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For the purposes of FAFSA, How do I determine the net worth of my timeshares?

skimble

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How do I determine an agreeable net worth for my timeshares? I need to claim this for FAFSA for my son to qualify for financial aid for college.
 

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You would list the fair market value, which looking at your timeshares is probably very little.

If it were me, I would probably not list them, because listing multiple timeshares at $1 each may just create questions.
 

skimble

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That's just it... I would list them as having $1 value, but there is no place to itemize. It's just a open-ended question about net-worth.
So, I included them all as having zero value.
 

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That's just it... I would list them as having $1 value, but there is no place to itemize. It's just a open-ended question about net-worth.
So, I included them all as having zero value.

even CBI?

I think all together they're worth at least $5k.
 

Luanne

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Hmmm, I don't remember ever including the timeshares when I did the FAFSA for either of my daughters.
 

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You're supposed to value your assets
https://fafsa.ed.gov/help/assetnetworth.htm

For most government purposes, timeshares are assets. We at TUG tend to value them differently, more like we value gym memberships, but on paper they are usually technically assets.
 

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DeniseM

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Luanne - The fair market value is what you could actually sell your timeshares for on the resale market, not the developer price, so I think you did it correctly.

Sometimes timeshare owners just "feel" that their timeshare is worth more than what it's selling for on ebay or the TUG Bargain Deals forum. But to value your timeshare at a higher price, just so you can feel good about it, really doesn't make financial sense. Especially on a FASFA application where you certainly don't want to exaggerate your net worth.
 
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billymach4

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FAFSA what a PITA! Good luck. Sorry to be a downer. But it is so futile to apply for Financial Aid for college these days. But it is one of those necessary evils in life.

Death, Taxes, FAFSA
 

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FAFSA what a PITA! Good luck. Sorry to be a downer. But it is so futile to apply for Financial Aid for college these days. But it is one of those necessary evils in life.

Death, Taxes, FAFSA

While my daughters didn't get financial aid they did need the FAFSA for student loans.
 

TUGBrian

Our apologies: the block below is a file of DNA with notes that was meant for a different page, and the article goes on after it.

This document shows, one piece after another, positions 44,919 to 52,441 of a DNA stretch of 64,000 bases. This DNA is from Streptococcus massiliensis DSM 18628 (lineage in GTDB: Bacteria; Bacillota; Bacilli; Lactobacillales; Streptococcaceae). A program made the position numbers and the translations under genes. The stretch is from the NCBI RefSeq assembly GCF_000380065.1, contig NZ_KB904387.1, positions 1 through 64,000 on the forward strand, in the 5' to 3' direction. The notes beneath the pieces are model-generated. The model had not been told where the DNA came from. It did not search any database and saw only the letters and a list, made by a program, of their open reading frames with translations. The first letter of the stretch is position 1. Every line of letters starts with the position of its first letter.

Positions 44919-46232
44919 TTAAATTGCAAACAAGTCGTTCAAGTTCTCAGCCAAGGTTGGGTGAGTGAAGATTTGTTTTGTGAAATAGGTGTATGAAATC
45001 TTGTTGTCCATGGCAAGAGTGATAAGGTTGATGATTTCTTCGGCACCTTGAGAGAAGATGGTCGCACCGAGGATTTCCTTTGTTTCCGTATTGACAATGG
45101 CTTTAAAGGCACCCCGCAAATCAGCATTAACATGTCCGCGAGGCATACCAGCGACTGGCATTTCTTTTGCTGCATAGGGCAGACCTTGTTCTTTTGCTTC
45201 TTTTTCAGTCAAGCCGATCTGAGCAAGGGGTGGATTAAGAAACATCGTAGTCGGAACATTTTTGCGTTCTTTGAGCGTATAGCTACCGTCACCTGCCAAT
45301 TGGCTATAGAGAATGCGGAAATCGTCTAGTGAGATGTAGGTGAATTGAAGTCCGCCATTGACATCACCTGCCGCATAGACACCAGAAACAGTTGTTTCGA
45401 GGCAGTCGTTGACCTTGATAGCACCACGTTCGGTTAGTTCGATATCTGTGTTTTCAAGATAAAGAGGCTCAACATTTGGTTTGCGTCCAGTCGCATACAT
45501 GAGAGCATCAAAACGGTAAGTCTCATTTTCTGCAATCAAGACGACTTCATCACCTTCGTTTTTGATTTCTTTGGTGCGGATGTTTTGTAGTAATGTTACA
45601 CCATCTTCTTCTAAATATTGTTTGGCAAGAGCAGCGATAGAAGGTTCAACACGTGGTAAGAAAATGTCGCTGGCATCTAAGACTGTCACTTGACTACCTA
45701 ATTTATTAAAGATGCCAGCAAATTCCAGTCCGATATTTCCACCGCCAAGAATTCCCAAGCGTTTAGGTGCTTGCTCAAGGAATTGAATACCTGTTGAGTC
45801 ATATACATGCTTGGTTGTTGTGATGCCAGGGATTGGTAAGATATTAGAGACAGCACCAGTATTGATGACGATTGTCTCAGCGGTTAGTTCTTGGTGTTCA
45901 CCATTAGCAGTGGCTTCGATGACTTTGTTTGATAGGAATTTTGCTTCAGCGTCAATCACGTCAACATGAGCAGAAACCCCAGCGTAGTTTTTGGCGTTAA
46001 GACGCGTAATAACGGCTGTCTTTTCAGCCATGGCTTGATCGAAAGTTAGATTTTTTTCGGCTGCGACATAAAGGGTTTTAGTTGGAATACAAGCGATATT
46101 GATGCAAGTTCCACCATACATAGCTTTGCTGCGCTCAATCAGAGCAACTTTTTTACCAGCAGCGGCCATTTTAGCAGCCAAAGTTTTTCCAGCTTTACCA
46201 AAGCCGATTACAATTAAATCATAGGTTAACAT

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Luanne

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or more because of the unit and time of year....
But... I could go to Ebay and purchase week 41 for $1.

I don't think the government looks at that way.
They will always value the timeshare however they can get more money (taxes) or how they will give less money (welfare etc).

And honestly, Carlsbad Inn units are truly worth a couple grand regardless of the season. Will they sell quickly? If it's not Summer then probably not. Are your other ownerships worth very much? Probably not, even if they're Summer units you might have to offer incentives to sell them. But overall you would very likely be able to get rid of them and end up with a bit of cash.

But are they going to question you on this over a FASFA application? Unlikely.
 

skimble

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You're supposed to value your assets
https://fafsa.ed.gov/help/assetnetworth.htm

For most government purposes, timeshares are assets. We at TUG tend to value them differently, more like we value gym memberships, but on paper they are usually technically assets.

OK... I know this is out of the realm of the timeshare talk a bit....
but this link (very helpful) says I need to include real estate, cash, investments, etc as assets. We do not need to include our retirement and our home.
We got an inheritance last year which included a condo, being lived in by a family member who is simply paying the mortgage until he gets back on his feet. This condo is a big part of our retirement plan. Is FAFSA going to look at this $150k asset and count it against my son's eligibility?
 

taterhed

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OK... I know this is out of the realm of the timeshare talk a bit....
but this link (very helpful) says I need to include real estate, cash, investments, etc as assets. We do not need to include our retirement and our home.
We got an inheritance last year which included a condo, being lived in by a family member who is simply paying the mortgage until he gets back on his feet. This condo is a big part of our retirement plan. Is FAFSA going to look at this $150k asset and count it against my son's eligibility?

Second homes absolutely DO count as an asset. Whether you consider it retirement or not is immaterial. Market value less debt less selling expenses.

http://www.thecollegesolution.com/8-financial-aid-mistakes-to-avoid/

Finally, I'm a bit curious: When you pass a certain limit, the FAFSA values for financial aid have little effect on further eligibility unless you have a lot of kids in school or other special circumstances. Have you run any of the calculators to see your position? Just change the numbers in the boxes and see if it makes a difference. I did. No movement at all. Everybody's situation is different of course.

Know this: Universities do not have the same rules/considerations that FAFSA has. For the purpose of financial aid (and any other benefits) the rules can be very different (and usually are). I would spend more effort on finding good loans (if that's your goal) outside of FAFSA via student aid at the university etc...

Frankly, if you have a second home, timeshares, live in Cali etc... you're probably a hair above the marginal threshold. Of course, I know nothing about your circumstances.
Good luck
 
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skimble

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Second homes absolutely DO count as an asset. Whether you consider it retirement or not is immaterial. Market value less debt less selling expenses.

http://www.thecollegesolution.com/8-financial-aid-mistakes-to-avoid/